Cal Thomas wrote something interesting, and I consider it worthy of reading and thinking about.
In calling for a spiritual revival in America at his Lincoln Memorial rally Aug. 28, talk show host Glenn Beck reached back into history and touched on a familiar theme.
What would a genuine revival look like and how did those that have transformed America several times in the past get started? Earlier revivals were not created from the mobilization of large crowds. They occurred when people did something infrequently observed in modern times: humbled themselves.
Depending on how you count them there have been at least three “great awakenings” in American history. All of them—along with revivals in other countries—had one thing in common. They all began with what the late revival historian J. Edwin Orr called “a concert of prayer.”
The 1857 revival is instructive. It began when two men working on Wall Street decided to meet once a week on their lunch hour to pray for revival. They soon decided to meet daily. They did not issue a press release. Other men soon joined them. The group grew so large they started meeting at night in churches and invited their wives to participate.
Revival came like a brush fire, exploding not only in New York City, but also up the Mohawk River and down the Hudson, into Appalachia. According to Revival-Library.org, from February to June 1858, “around 50,000 people a week were added to the church—in a nation whose population was only 30,000,000. Across the Atlantic another million were won to Christ by 1865. . . . Ulster saw 100,000 converted, Scotland 30,000, Wales 100,000 and England 500,000.”
Besides prayer, another characteristic of the 1857 revival and all other revivals was genuine repentance and a confession of personal guilt before a holy God. Anyone familiar with the Old and New Testaments knows that humbling one’s self before God gets His attention faster than any earthly pursuit or agenda.
Modern evangelicals, so preoccupied with who is in the White House or which party controls Congress, might benefit from studying the results of the revivals. As Orr tells it, not only did the 1857 revival have a profound social impact on America, it also dramatically affected every society it reached. Following the revival of 1905, crime virtually disappeared in London. The police had little to do, so they formed quartets and sang at the revival meetings.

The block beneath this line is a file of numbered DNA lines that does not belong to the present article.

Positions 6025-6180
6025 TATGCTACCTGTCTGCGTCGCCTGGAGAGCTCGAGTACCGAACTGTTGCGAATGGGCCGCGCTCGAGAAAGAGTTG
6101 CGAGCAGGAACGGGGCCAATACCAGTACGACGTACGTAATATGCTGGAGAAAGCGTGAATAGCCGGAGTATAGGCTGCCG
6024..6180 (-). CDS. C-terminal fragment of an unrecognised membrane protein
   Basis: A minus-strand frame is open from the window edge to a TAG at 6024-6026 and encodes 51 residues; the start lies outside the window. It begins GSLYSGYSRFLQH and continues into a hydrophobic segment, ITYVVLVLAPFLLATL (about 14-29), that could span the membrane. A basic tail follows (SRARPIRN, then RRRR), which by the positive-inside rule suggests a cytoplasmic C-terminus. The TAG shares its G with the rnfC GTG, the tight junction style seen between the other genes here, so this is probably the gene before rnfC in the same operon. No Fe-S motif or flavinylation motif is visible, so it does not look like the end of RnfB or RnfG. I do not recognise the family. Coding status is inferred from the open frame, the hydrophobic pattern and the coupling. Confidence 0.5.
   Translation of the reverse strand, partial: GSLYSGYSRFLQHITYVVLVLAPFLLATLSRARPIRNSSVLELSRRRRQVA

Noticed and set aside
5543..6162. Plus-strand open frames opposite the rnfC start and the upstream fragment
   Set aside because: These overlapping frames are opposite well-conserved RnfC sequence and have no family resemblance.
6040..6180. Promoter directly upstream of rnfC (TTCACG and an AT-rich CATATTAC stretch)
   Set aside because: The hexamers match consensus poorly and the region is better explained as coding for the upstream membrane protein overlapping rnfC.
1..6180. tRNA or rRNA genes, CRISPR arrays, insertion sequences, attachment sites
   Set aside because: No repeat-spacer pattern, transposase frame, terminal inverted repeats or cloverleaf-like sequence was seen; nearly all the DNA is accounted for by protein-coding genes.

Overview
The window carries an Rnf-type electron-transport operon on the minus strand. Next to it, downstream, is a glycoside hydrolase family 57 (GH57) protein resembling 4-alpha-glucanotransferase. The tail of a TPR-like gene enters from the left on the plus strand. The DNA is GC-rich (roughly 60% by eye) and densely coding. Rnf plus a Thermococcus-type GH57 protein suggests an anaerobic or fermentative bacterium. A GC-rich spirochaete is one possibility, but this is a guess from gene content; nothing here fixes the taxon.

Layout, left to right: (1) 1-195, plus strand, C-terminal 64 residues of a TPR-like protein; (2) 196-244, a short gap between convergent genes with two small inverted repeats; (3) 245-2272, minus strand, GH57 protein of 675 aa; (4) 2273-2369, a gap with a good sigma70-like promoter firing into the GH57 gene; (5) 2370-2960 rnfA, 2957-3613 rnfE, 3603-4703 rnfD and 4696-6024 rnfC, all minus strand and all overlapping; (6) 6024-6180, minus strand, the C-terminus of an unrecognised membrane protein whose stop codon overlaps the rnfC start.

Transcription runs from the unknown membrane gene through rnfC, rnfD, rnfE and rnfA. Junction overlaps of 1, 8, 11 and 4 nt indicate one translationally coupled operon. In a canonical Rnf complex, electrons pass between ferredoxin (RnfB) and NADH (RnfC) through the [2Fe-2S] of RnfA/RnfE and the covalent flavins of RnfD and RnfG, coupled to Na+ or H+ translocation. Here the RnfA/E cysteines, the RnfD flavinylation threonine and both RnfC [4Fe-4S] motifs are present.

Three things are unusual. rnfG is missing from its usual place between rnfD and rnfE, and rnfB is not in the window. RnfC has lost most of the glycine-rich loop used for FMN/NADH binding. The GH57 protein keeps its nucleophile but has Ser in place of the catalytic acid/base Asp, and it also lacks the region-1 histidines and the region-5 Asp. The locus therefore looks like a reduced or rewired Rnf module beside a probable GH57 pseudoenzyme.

A Chicago shoe salesman named Dwight L. Moody wanted to teach Sunday school at a local church, but was told by its superintendent that the church already had 16 teachers too many. The superintendent instructed Moody to “get some boys off the street” and “take them to the country. . . . They will be your class.” That was the beginning of a ministry and missionary work that lasted 40 years.
Revivals don’t ratify the earthly aspirations of humanity, including selfish political agendas. They are about glorifying God. Too many modern Christians have it backward. In a real revival the Lincoln Memorial event would have been a result, not an attempt to cause a revival. People would have assembled who had already repented in private. They would not have bemoaned a decline in American “morality,” but instead have fallen on their knees (or faces) and cried out in genuine repentance and humility.
On his blog, Dr. Russell Moore, dean of the School of Theology at The Southern Baptist Theological Seminary in Louisville, Ky., writes: “Too often, and for too long, American ‘Christianity’ has been a political agenda in search of a gospel useful enough to accommodate it. There is a liberation theology of the Left, and there is also a liberation theology of the Right, and both are at the heart mammon worship. . . .”
What passes for American Christianity today is increasingly counterfeit. It appears more focused on a transient earthly kingdom, rather than a heavenly eternal kingdom. That is idolatry and violates the First Commandment: “Thou shall have no other gods before me.”
When Christians obey that Commandment, and humble themselves, only then might revival follow.